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  1. #1

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    Uncoated lens and BW film development

    Hi there,

    For those who use uncoated and coated lenses, do you develop your films the same way whatever lens you use or do you adjust your process when you use an uncoated lens (assuming that your standard lab process is for a coated lens)?

    Too, do you expose your film the same way (= same ISO) regardless the lens you use?

    Thanks for your input.

  2. #2

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    yes... same way.

  3. #3

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    Yes same exposure and development, makes no difference

  4. #4
    Jim Noel's Avatar
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    It can make a difference because of the light bouncing around between the uncoated elements.
    I expose a little, maybe 1/6 stop, less and develop a little more, about 10%, with the old lenses, of which I have a good many. Development is usually by inspection so I don't always record times.
    [FONT=Comic Sans MS]Films NOT Dead - Just getting fixed![/FONT]

  5. #5

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    I use the same exposure and development as for pictures with modern lenses. There is more flare in highlights and bright areas, but I just accept it as characteristic of the lens I used (old RR or anastigmat.) It does lend a bit of a different look, which is the point, after all. I don't see so much flare bleeding into the shadows that I adjust for it.

    Peter Gomena

  6. #6

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    Quote Originally Posted by Jim Noel View Post
    I expose a little, maybe 1/6 stop, less and develop a little more
    Good Lord.... a sixth of a stop... I cannot even fathom a sixth of a stop shooting. I figure any entire image will encompass seven or eight stops from white to black so that would be something on the order of 1/40 or 1/50 of the total of an image--- we are getting into differences so miniscule I doubt if the average eye can tell the difference.
    * Just because your eyes are closed, doesn't mean the lights in the darkroom are off. *
    * When the film you put in the camera is worth more than the camera you put the film in... *
    * When I started using 8x10, it amazed me how many shots were close to the car. *

  7. #7
    Ian Grant's Avatar
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    Modern films and uncoated lenses together with modern papers (or scans) need no different exposure.

    However in the past with older thick emulsion films it was quite different. Pre the early 1960's films speeds were half todays speeds for the same emulsion, dev times were much longer but the papers of the day had characteristics that matched the negatives. This along with uncoated lenses gave that old fashioned feel.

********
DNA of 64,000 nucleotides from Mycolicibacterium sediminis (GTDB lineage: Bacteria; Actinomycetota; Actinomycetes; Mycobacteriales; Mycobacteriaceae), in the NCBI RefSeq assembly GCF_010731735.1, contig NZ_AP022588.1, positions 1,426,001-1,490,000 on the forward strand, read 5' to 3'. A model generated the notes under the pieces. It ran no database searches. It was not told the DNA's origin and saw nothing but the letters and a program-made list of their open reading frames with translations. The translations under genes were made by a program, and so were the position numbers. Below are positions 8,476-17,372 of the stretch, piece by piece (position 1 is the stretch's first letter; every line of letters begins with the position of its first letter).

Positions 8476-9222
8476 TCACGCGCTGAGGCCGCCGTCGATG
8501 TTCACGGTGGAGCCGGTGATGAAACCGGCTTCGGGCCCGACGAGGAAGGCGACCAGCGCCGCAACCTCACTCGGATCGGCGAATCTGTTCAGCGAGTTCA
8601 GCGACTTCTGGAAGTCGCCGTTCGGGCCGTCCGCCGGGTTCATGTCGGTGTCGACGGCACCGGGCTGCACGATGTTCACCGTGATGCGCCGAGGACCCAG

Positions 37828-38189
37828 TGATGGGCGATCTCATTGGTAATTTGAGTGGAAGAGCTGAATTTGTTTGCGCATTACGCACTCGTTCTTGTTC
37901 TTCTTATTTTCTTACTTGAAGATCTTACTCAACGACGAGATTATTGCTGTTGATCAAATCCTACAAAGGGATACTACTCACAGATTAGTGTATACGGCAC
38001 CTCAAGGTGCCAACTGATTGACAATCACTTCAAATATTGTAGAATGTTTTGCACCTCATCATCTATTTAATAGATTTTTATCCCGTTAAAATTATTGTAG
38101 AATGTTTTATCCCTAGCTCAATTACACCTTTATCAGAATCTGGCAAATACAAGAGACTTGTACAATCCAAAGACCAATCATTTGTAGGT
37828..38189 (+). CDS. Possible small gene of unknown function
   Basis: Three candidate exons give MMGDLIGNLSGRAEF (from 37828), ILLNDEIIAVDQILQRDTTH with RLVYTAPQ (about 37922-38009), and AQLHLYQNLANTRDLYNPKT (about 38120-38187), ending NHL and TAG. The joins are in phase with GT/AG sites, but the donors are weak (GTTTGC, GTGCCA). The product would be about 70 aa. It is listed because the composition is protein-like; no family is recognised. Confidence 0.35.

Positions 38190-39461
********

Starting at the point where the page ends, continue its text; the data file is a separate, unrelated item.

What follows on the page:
Ian

  8. #8
    Thomas Bertilsson's Avatar
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    I notice a higher film speed with older lenses. Probably due to flare. If I shoot with my Voigtlander Nokton on the Leica, or my Hasselblad, I shoot Tri-X at 200. When I use the Summitar on the Leica, I get a full EI 400 out of Tri-X and in my prints I get a similar amount of shadow detail this way. I'm not sure that this is scientifically correct, but it sure helps for consistency from print to print.

    Naturally I also develop the Summitar negatives longer, due to lower contrast overall and to compensate for the exposure.

    - Thomas
    "Often moments come looking for us". - Robert Frank

    "Make good art!" - Neil Gaiman

    "...the heart and mind are the true lens of the camera". - Yousuf Karsh

  9. #9
    cliveh's Avatar
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    No change, or it negates the reason for using an uncoated lens in the first place.

    “The contemplation of things as they are, without error or confusion, without substitution or imposture, is in itself a nobler thing than a whole harvest of invention”

    Francis Bacon

  10. #10

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    Quote Originally Posted by Thomas Bertilsson View Post
    I notice a higher film speed with older lenses. Probably due to flare. If I shoot with my Voigtlander Nokton on the Leica, or my Hasselblad, I shoot Tri-X at 200. When I use the Summitar on the Leica, I get a full EI 400 out of Tri-X and in my prints I get a similar amount of shadow detail this way. I'm not sure that this is scientifically correct, but it sure helps for consistency from print to print.

    Naturally I also develop the Summitar negatives longer, due to lower contrast overall and to compensate for the exposure.
    - Thomas
    Thomas, I suspect that the flare from the uncoated lens has the effect of pre-flashing your film. The extra light biases the shadow-exposure upwards a little, lifting the shadows out of the toe, which in effect boosts speed.

    Mark Overton

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